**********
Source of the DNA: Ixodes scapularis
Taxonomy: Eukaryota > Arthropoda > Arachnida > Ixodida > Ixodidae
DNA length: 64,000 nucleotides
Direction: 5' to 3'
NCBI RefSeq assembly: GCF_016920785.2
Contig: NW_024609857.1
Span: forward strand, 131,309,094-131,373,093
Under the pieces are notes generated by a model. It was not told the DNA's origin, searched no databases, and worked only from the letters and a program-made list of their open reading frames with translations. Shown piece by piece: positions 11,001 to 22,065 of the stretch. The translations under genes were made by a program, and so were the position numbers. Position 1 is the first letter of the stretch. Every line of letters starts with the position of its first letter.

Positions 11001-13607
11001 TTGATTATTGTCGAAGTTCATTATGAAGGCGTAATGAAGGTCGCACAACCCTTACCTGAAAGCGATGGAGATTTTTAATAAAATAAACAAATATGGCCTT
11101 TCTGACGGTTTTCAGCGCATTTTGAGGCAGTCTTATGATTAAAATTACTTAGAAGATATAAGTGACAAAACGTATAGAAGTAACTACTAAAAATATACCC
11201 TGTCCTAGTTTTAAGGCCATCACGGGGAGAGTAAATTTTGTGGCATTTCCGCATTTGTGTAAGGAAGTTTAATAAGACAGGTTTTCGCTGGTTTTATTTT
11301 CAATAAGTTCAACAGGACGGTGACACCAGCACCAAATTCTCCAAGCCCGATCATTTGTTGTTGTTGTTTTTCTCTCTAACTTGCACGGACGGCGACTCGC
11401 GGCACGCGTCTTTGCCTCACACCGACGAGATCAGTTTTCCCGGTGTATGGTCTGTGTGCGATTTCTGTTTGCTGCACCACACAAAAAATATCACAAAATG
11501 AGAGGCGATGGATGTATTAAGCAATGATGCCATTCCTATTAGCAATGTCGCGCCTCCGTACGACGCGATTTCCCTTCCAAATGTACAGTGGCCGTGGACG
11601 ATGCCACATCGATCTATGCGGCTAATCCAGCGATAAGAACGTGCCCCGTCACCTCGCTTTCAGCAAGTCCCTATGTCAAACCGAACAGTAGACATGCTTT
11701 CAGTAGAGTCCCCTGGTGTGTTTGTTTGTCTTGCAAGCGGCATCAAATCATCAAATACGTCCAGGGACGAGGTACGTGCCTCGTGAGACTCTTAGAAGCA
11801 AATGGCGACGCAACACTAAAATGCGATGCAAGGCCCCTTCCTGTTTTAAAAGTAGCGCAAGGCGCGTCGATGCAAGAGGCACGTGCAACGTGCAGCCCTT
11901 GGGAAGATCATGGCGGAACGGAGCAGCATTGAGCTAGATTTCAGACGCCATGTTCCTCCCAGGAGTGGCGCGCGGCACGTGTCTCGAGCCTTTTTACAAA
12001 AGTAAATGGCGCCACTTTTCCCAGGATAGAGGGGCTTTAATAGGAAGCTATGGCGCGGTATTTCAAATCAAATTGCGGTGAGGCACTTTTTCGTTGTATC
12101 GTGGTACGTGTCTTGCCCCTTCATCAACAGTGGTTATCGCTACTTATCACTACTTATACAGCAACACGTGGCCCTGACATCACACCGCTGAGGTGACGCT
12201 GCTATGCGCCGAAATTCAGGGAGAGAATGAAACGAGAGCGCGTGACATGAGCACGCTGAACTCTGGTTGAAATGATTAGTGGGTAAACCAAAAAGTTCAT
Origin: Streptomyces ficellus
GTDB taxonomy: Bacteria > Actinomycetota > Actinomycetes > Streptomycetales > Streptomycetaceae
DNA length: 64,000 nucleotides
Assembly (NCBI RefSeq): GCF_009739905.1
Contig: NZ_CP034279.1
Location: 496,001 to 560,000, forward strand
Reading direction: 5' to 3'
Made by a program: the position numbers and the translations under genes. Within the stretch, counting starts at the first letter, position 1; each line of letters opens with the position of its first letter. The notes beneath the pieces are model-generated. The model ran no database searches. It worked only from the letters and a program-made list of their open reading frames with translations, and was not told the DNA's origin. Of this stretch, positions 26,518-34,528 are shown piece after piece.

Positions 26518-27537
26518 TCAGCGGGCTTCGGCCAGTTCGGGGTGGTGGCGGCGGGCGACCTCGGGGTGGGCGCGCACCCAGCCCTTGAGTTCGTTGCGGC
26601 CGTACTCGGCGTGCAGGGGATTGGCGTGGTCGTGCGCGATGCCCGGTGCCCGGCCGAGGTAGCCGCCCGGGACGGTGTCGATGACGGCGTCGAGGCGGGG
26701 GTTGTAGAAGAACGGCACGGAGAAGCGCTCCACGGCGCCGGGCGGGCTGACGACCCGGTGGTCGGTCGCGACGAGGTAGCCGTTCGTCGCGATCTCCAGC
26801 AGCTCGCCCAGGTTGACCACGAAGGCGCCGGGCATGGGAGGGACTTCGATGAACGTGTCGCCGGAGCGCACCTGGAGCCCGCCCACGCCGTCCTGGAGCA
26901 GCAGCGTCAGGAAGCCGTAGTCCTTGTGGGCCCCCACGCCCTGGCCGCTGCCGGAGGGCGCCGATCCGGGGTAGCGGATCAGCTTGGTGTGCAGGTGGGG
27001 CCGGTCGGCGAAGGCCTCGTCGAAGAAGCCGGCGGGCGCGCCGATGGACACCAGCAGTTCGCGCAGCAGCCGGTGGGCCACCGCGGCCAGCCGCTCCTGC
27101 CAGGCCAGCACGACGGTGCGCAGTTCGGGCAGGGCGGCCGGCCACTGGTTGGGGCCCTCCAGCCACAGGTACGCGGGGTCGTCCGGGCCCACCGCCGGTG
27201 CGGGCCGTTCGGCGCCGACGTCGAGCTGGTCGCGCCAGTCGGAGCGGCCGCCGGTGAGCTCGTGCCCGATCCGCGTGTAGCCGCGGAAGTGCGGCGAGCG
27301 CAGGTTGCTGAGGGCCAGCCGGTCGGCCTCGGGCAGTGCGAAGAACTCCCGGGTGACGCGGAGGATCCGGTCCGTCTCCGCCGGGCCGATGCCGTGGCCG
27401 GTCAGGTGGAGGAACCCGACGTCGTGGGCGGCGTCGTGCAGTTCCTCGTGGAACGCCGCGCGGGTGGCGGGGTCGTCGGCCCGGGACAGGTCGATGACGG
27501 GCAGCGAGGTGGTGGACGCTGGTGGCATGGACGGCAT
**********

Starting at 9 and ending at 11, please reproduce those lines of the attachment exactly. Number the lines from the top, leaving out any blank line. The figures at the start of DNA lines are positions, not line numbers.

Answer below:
Positions 11001-13607
11001 TTGATTATTGTCGAAGTTCATTATGAAGGCGTAATGAAGGTCGCACAACCCTTACCTGAAAGCGATGGAGATTTTTAATAAAATAAACAAATATGGCCTT
11101 TCTGACGGTTTTCAGCGCATTTTGAGGCAGTCTTATGATTAAAATTACTTAGAAGATATAAGTGACAAAACGTATAGAAGTAACTACTAAAAATATACCC